Vehicle Lightweighting

When the 2015 Ford F-150 rolled into dealers, it looked similar to previous models, but under the paint was a major change. The traditional steel body had been replaced by one made almost entirely of aluminum.

Automakers are adopting aluminum alloys and other lightweight materials to shave pounds off their vehicles in order to meet stringent federal fuel economy standards.

To comply with the new regulations, car companies plan to downsize engines, improve aerodynamics and sell more electric and fuel cell-powered vehicles. But one of the biggest changes will be reducing weight. Components are being retooled in lighter high-strength steel, aluminum, plastic and composites. Every pound counts, as studies have shown that reducing vehicle weight by 10 percent can improve gas mileage by 6 to 8 percent.

Ford isn’t the first car company to use aluminum for weight savings. More than a decade ago, the Audi A8 and Jaguar XJ sedans were lightweighted with aluminum frame and body structures. Today, many automakers are adopting aluminum and other lightweight materials such as carbon-fiber for selected body panels.

BMW’s new i3 electric car may be the poster child for lightweighting. The compact four-seater weighs a svelte 2,635 pounds despite carrying a 500-pound battery pack. This was accomplished by using a carbon-fiber passenger compartment and aluminum subframes that carry the battery and powertrain.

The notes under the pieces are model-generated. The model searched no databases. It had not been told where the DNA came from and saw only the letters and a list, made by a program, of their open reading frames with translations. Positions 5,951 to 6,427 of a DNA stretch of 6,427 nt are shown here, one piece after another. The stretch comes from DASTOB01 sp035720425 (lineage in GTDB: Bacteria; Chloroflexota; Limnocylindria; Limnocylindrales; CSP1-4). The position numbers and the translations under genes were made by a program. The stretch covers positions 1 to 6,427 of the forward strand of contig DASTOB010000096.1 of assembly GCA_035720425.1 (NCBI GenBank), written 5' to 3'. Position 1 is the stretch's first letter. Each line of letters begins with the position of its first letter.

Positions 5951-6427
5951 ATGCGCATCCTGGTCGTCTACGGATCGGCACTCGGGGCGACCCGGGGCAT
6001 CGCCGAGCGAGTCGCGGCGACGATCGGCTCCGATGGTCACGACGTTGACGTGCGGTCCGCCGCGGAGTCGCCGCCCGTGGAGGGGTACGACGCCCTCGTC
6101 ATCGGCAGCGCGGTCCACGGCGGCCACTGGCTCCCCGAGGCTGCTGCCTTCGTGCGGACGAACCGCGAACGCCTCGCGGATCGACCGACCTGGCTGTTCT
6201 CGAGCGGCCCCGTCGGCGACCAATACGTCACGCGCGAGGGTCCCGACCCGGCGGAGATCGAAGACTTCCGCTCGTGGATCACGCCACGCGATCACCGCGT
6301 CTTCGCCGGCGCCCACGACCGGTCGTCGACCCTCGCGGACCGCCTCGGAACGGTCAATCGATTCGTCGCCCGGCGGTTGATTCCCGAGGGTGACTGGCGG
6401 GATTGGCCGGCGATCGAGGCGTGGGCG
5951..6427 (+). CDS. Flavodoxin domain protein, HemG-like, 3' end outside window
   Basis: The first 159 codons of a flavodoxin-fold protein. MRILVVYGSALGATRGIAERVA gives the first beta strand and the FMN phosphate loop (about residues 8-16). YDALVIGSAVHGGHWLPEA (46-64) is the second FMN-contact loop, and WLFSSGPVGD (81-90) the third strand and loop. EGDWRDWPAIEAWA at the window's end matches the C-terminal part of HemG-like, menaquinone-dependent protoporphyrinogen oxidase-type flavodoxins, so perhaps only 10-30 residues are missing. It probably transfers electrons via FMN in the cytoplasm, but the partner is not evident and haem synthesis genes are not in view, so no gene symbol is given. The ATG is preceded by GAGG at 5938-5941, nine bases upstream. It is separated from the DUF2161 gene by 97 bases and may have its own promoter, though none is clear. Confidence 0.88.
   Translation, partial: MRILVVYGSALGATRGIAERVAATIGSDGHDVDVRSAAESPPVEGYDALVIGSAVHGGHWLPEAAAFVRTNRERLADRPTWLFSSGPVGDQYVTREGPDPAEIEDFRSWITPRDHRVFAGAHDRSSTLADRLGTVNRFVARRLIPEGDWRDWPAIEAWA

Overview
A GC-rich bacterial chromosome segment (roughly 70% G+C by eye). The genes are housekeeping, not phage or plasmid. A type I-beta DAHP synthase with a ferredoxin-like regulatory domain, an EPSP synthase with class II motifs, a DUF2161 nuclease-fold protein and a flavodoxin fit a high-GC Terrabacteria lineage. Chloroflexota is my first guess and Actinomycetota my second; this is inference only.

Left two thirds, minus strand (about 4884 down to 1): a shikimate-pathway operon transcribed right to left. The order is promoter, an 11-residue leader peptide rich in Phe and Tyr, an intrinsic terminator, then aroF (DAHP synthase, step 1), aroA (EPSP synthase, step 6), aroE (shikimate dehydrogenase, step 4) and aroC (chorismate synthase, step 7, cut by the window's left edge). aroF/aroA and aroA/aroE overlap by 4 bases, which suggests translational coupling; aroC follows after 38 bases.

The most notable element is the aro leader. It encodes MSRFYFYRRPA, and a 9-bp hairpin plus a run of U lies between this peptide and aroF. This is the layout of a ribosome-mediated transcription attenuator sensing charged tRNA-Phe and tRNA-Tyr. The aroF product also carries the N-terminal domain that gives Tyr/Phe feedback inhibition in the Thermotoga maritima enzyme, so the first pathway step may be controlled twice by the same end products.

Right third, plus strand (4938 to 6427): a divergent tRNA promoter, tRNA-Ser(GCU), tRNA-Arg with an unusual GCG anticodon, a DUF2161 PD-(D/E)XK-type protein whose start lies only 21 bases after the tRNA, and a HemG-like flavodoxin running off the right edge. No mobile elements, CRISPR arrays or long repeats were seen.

Despite using some similar materials, you needn’t worry that modern vehicles will crumple like soda cans. Lightweight cars and trucks will still be safe thanks to high-strength metal alloys and high-tech composites such as carbon-fiber. These materials can be just as strong as heavier materials, and with proper engineering they are often even better at absorbing collision impact energy.

Although motorists save on fuel, lightweighted vehicles will likely carry higher sticker prices to cover the increased material costs. However, experts say the added expense will be more than recovered in fuel cost savings over the life of the vehicle. Collision repair costs and insurance premiums may also go up due to special training and equipment needs, though some experts believe the difference will be minor since the portion of most insurance premiums devoted to collision repair is small.

In the end, both consumers and the environment will benefit from lightweighted vehicles. That’s a diet we can probably all agree on.